Pro Tip: Rather than keeping all of your funds in a chequing account, a no-fee high interest savings account is a great way to keep your money growing.
What is TDSR? Understanding Total Debt Service Ratio
Since we touched on mortgages, it's a good time to explore a term that is frequently used in the banking industry: Total Debt Service Ratio or TDSR.
TDSR is a metric that helps lenders know if you’ve taken on too much debt, or if you have room to take on more. TDSR is a percentage that is calculated by taking your total debt obligation (ie: monthly debt payments) divided by gross income. In other words, how much you owe versus how much you make.
Pull quote: A mortgage is the most common and significant type of debt held by Canadians.
This is the most common way mortgage lenders assess your creditworthiness. Your TDSR is made up of two parts, the housing factor, and non-housing factor. The housing factor is everything paid for your home, including your mortgage payment, property taxes, utilities, homeowners insurance, etc. The second part includes everything else, such as auto and student loans, child support, and credit card debt.
Let’s break it down into points to make it easier to understand:
Your TDSR is the metric used by mortgage lenders to determine a potential borrower's ability to take on a loan. The TDSR includes both housing expenses as well as non-housing expenses. A TDSR below 40% is usually the benchmark to obtain a mortgage.
When you apply for a mortgage or loan, you should be aware that your TDSR is a major factor in determining if you qualify for a mortgage or not. But don’t forget that a stable income, timely payment of bills, and a good credit score are just as important.
Simplifying debt: how does debt consolidation work exactly?
Debt consolidation is something that should not be overlooked and is important for everyone to understand. Debt consolidation is a way for you to manage your debt, pay less interest, reduce your monthly payments, and work your way out of debt (especially bad debt).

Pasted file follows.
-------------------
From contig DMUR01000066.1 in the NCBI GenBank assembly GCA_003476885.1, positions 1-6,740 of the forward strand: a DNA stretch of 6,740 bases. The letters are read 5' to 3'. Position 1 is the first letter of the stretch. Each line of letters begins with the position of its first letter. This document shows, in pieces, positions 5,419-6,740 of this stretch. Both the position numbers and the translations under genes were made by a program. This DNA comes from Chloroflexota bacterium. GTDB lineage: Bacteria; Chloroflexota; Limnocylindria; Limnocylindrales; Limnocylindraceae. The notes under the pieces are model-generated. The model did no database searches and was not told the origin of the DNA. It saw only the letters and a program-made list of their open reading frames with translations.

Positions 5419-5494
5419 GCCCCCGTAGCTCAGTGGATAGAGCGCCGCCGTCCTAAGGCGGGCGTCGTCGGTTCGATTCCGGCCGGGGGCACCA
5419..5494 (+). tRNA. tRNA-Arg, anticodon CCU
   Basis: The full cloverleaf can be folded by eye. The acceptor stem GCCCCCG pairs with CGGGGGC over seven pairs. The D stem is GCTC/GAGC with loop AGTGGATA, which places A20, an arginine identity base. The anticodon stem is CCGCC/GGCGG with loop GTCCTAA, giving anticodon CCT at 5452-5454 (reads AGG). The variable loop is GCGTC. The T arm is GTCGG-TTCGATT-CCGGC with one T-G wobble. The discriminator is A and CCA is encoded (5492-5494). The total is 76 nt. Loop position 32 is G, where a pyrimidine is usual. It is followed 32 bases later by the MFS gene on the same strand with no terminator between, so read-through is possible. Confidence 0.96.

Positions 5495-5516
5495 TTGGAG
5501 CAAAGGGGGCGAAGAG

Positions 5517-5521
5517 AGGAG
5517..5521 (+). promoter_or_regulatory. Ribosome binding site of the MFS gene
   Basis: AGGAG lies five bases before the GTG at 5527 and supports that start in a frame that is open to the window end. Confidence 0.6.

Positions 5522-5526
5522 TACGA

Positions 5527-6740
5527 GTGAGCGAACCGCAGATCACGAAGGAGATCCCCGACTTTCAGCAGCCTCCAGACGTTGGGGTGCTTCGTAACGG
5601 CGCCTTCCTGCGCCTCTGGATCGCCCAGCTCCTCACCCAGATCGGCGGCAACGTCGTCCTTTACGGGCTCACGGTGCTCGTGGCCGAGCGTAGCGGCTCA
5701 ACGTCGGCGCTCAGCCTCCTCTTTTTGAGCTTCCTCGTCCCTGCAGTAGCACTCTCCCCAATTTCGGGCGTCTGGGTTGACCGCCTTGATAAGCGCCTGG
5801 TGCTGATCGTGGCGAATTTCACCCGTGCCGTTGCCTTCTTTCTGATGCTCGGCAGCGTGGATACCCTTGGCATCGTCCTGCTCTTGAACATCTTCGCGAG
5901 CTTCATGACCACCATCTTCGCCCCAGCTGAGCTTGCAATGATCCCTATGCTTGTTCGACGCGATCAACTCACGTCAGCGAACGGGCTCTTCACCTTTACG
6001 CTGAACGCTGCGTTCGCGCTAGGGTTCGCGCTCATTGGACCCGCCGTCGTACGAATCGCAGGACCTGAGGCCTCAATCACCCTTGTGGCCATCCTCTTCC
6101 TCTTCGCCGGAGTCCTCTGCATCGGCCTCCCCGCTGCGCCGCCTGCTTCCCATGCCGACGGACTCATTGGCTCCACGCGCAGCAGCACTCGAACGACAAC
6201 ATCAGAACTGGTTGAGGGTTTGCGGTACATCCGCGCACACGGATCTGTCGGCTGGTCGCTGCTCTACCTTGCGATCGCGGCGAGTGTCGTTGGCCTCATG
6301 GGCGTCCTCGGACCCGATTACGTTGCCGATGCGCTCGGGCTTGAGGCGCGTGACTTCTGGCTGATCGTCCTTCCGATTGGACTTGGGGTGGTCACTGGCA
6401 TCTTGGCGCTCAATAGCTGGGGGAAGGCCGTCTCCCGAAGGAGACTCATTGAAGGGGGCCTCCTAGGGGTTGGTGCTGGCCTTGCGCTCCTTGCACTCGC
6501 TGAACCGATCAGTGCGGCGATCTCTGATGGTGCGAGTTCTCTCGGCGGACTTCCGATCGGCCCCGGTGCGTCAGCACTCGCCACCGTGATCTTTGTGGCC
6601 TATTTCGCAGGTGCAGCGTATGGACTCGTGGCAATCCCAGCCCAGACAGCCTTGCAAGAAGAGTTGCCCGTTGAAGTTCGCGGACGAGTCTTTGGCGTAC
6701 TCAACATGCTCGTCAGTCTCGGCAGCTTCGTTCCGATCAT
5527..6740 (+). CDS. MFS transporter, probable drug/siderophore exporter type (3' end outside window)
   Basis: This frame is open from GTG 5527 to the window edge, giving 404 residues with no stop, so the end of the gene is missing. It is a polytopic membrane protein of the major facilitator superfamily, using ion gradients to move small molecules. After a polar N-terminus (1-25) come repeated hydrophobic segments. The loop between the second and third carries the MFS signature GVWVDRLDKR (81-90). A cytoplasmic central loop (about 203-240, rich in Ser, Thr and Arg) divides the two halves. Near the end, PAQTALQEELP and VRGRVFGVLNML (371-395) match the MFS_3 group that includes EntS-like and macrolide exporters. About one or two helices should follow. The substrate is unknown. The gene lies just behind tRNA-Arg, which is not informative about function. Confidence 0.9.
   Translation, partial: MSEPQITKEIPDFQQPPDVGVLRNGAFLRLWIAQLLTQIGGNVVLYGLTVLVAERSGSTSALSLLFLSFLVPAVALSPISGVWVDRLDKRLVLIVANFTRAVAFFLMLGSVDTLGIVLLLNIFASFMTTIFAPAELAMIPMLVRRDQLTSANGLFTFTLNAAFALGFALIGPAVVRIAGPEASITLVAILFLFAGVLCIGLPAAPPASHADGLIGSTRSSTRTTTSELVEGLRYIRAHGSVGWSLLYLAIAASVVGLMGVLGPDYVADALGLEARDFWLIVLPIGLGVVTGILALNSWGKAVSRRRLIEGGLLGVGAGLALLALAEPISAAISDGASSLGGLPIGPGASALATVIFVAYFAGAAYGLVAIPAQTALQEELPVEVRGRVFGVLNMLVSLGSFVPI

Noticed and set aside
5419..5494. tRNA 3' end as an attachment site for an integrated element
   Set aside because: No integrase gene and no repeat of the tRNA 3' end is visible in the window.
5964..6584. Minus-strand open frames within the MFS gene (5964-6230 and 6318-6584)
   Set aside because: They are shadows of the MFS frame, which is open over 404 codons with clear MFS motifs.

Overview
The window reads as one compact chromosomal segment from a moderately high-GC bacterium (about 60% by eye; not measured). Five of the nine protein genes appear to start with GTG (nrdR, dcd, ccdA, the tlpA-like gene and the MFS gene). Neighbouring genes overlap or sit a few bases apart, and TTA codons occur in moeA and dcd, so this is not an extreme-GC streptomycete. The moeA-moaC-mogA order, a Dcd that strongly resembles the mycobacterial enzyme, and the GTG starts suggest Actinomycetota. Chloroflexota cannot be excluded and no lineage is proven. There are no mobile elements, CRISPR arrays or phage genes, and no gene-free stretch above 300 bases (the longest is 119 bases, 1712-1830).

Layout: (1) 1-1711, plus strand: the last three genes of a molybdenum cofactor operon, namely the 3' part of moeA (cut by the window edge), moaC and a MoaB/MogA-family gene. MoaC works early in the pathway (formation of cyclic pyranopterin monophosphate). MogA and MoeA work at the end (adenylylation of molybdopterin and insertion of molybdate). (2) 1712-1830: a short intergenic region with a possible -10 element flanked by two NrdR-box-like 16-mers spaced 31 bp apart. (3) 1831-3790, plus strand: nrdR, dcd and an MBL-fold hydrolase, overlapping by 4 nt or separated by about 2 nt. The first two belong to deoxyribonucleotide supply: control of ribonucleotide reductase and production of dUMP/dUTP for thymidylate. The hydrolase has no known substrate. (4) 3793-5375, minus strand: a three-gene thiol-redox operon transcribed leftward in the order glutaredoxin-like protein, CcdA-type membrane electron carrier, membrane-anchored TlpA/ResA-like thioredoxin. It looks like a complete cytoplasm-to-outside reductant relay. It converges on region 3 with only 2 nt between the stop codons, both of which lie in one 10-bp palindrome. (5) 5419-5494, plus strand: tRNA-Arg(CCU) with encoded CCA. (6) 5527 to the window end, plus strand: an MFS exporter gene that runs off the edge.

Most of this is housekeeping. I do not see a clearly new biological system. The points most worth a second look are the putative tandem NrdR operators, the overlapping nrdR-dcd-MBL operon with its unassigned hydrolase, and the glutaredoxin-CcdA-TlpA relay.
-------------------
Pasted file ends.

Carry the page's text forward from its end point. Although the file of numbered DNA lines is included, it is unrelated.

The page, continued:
The idea of debt consolidation is to take your debt (typically bad debt), and get a loan to pay off and close the debt you are consolidating. This enables you to organize your monthly payments, have a fixed term for when it will be paid off, and pay less interest overall. Then you will just be paying a single monthly payment on your new loan.
Debt consolidation will only work if you avoid getting more bad debt, otherwise you’ll end up in the same (or even worse) situation than before.
You can also get a line of credit to consolidate debt, but it’s revolving and has no end date, which means it takes all of your debt and puts it in one place, but doesn’t put a plan into action to force you to pay off your debt during a set amount of time. We only recommend this method if you’re diligent with your money.
Balance: striking the right balance for your situation
With knowledge, a debt management plan, budgeting, and some discipline, you can change your financial circumstances and set yourself up for success. The most difficult part is getting started and committing to new habits.
As you’ve found out, there are no hard and fast rules that apply to everyone. The key is finding a balance that works for you, making a plan, and sticking with it. That’s why a good debt management plan is a combination of methods you can use to pay off your outstanding debts and start saving.
75% of Canadians worry about their finances. Let’s start lowering that number and be empowered to make good financial choices. The benefits are monetary, but there’s so much peace to be found by putting your financial troubles in the rearview mirror.
This article provides information and is not intended to provide any personalized tax, investment, financial, or legal advice. You are encouraged to seek professional advice before making financial decisions.